Another standout is agriculture. Between February and November, real GDP in that industry climbed 6 per cent – the strongest performance by a major industrial sector in Canada over the course of the pandemic. Over all, the economy is down 3.5 per cent.

In particular, crop production is generally strong. The need to eat hasn’t faded in the pandemic, with grocery stores capitalizing on restaurant restrictions. But “the larger story would actually be Chinese demand,” said Chuck Penner, owner of LeftField Commodity Research in Winnipeg.

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China is quickly rebuilding its hog herd after it was decimated by African swine fever, creating a boon for animal feed. It also struggled last year with poor weather that damaged crops, and the hit to inventories was probably worse than advertised, Mr. Penner said. “Suddenly, China started buying massive volumes of soybeans and corn.”

As a result, exports are booming. The value of canola exports increased 48 per cent in 2020 from a year earlier, according to Statistics Canada. Fresh fruit, vegetables and pulses were up 23 per cent. Wheat climbed 18 per cent and animal feed by 14 per cent.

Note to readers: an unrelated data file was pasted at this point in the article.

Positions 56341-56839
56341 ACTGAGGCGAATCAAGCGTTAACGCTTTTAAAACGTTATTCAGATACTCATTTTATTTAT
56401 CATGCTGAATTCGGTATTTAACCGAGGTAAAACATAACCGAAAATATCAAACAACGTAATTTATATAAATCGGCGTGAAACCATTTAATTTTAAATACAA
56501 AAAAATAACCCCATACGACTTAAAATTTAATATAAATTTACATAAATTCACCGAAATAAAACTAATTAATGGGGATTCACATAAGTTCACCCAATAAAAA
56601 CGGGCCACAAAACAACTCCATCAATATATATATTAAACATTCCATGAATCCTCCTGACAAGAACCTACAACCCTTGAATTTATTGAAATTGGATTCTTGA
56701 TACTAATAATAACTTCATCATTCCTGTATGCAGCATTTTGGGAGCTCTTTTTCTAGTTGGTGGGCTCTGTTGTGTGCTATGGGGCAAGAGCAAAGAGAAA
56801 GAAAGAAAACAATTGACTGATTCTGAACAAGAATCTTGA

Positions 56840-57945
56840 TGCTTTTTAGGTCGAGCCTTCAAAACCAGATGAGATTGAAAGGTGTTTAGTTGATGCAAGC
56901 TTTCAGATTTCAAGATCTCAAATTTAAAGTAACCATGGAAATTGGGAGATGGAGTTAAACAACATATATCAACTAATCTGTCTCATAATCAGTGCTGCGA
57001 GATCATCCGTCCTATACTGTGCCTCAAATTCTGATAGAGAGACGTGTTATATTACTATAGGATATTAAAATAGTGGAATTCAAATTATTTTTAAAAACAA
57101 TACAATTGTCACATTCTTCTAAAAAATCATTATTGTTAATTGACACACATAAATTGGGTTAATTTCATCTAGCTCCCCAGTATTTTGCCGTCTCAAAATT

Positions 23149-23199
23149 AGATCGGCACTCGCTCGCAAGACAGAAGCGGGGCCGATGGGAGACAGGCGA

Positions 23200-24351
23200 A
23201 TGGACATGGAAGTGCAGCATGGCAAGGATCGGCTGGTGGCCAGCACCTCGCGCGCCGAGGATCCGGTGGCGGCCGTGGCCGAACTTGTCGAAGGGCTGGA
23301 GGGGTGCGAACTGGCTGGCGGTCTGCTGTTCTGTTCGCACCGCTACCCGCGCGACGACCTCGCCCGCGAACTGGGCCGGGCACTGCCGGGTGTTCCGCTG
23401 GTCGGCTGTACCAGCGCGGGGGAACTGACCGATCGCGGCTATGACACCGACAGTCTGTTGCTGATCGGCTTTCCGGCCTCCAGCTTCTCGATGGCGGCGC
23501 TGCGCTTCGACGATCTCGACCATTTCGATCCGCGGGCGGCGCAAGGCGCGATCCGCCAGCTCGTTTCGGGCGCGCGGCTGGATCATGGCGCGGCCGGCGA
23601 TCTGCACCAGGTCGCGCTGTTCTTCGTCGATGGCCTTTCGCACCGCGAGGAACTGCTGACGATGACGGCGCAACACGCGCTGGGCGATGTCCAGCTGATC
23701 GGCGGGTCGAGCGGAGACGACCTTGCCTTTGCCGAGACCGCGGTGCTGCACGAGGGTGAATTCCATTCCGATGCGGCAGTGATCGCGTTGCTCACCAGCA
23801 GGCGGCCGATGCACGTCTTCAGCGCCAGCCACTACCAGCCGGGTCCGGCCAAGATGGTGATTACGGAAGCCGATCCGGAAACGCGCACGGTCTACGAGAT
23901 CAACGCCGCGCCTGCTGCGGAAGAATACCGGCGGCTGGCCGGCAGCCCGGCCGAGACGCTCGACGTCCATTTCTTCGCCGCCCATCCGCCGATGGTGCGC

That’s helped out Canadian railways. Potash and grain shipments were up sharply last quarter. Both Canadian National Railway Co. and Canadian Pacific Railway Co. have reported record grain shipments in just about every month over the past year.

“With a record harvest in Canada and the strongest demand in the U.S. that I’ve seen for a number of years, we expect the momentum in grain to continue into 2021,” said John Brooks, executive vice-president at CP, on a Jan. 27 earnings call.

At times, the Bank of Canada has flagged a stronger loonie as a potential concern for trade. Its appreciation of late has less to do with domestic factors than a weakening of the U.S. dollar.

Still, the bank recently tamped down those concerns, given the nature of why the greenback is weaker – the Federal Reserve is fully locked into an era of dovish monetary policy, aimed at reviving the world’s largest economy from its pandemic setback.